How To Paint Roses : Tackling a Beautiful Yet Complicated Flower
Do you find the thought of learning how to paint roses a bit daunting? All those petals and subtle shades of color! On this page I'll use a step-by-step oil painting demonstration to show you that the process of how to paint roses is very doable. The same procedure work with acrylics, too.
I took this picture of some roses on a beautiful summer day in my kitchen. I like the soft glow of the roses and the variety of colors. The focal point is obviously the deep red rose in the middle.
My intention here is to create a quick oil study that will convey a sense of spontaneity and freshness. I want to give the viewer an impression, but avoid overworking the canvas.
Let's started to learn how to paint roses together.
First, I prepare two copies of the main image. In one, I used image processing software to blur the picture. Squinting at a subject is a great way to spot the main shapes and tones, but it gets tiring.
A blurred image allows me to do the same thing without getting a headache. Once I have the painting blocked in correctly, I find that details are either easier to paint or not necessary.
The second copy is a gray scale version, which helps me see the tones I need to mix for different parts. Tones are a compass that guides the mixing of colors, because everything will be tied together by tonal relationships. If the tones are right, the painting looks unified.
I use a gessoed 6”x 8” (15cm x 20 cm) mat board. I have three bristle filbert brushes (ranging from number 6 to 4) plus a small round number 1 brush for sketching and details.
My color palette consists of 4 water soluble oil colors: cadmium yellow medium, cadmium orange, alizarin crimson, and ultramarine blue (plus titanium white).
I limit my time to 20 minutes. I find that the less time I have, the less likely I am to fuss around, and the result is a stronger painting. It's a technique I learned from Craig Nelson.
- First, using the blurred image, I sketch the composition—editing out the details and smaller shapes. Even with the blurred image, I squint so I can narrow the tones down to just a few. It is important early on to catch the “thrust” (or “gesture”) of the roses. For now, I treat them as cylinders, and only depict the largest dark “crevasses” to indicate where things are going. I don't dwell on the details.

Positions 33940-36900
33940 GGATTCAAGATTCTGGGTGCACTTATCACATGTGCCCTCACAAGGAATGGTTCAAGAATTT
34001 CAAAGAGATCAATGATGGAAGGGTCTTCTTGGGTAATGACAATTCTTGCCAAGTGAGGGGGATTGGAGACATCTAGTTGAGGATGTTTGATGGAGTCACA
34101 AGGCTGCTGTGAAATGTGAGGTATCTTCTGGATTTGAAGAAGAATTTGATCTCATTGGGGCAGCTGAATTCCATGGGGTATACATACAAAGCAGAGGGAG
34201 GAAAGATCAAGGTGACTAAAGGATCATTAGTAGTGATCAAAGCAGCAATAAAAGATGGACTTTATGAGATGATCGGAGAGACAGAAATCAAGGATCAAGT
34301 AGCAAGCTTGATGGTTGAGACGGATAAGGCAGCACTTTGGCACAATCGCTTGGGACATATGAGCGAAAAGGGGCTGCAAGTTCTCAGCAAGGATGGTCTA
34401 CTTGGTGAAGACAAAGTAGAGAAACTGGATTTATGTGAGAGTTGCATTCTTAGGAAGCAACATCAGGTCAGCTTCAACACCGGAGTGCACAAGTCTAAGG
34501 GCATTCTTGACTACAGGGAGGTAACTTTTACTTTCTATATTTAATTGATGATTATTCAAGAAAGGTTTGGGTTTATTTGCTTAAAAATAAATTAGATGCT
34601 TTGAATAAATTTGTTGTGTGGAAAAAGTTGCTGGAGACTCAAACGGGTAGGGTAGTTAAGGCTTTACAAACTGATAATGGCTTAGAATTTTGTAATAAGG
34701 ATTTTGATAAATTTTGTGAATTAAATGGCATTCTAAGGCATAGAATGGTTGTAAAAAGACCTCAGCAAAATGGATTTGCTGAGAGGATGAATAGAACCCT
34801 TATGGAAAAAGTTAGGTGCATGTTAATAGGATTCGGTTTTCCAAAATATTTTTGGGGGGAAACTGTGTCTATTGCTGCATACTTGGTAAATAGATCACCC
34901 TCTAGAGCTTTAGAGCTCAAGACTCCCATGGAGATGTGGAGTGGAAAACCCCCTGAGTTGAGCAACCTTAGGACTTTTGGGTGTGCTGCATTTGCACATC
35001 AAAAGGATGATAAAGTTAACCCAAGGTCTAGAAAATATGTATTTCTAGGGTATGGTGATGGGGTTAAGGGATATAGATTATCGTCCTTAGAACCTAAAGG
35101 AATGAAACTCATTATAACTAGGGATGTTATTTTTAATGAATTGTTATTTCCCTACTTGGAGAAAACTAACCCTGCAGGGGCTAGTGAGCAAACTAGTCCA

- Once the sketch is satisfactory, I use the largest brush to paint the center of interest: the large rose in the middle. The strokes are bold...even a bit sloppy. I mix ultramarine blue into alizarin crimson for the dark tone and adjust it by adding more alizarin crimson for middle tones.
Note that this is the more crucial stage of learning how to paint roses - initial differentiation of large masses with the correct color notes.
- I continue to cover the large masses with different flat colors. I am still squinting to keep me from getting lost in details. The objective is still to create approximate shapes—an impression of the roses.
- Returning to the large red rose, I add some vibrant, lighter tones over the initial darker tones. I mix a bit of white, and cadmium orange into alizarin crimson. I am careful about adding the white into the red mixture, because I want to avoid any chalkiness. Still using the big brush, I rough in the full canvas
- Once the flat tones and large masses are laid down, I start to mix tonal variations to create more depth. I compare the new tones with the previous ones to keep the all-important tonal balance. I add some of the brightest tone to the roses in the background. As you learn how to paint roses, remember that the basic shape of a rose is cylindrical, and lighting will affect them accordingly. Here, the light is coming from the right side.
- Using my smallest brush for added control, I paint the highlight on the middle rose. Because roses have a velvet-like matte surface, the highlight should be soft—not shiny.
- The final stage of the painting is edge control. I want to make “soft” edges recede and to sharp edges come forward. Laying down blocks of color with the big brush, as I did earlier, is likely to leave a lot of harsh edges. They may be either where two shapes connect or where planes meet within the same shape. I use a clean brush (or my finger) to soften the edges of the top left rose and also the rose at the top right corner. I also soften the furthest petals of the middle rose to keep the focus on the sharp center of the large rose. Soft and hard edges both have their place in achieving strong visual impact.
- I notice that the red rose in the middle is in danger of being overworked. So I stop.
I often do this kind of small, quick oil study to prepare for larger paintings. It is like a trial run before a long marathon. When I tackle the larger format, I have already practiced the brushstrokes and worked out the composition. It really smooths the process.
There are other benefits to this type of painting. Click here to learn why quick oil/acrylic studies will advance your painting skills.
Practice painting all the roses in front of you. Remember that artists are made, not born. You can learn how to paint roses, too!
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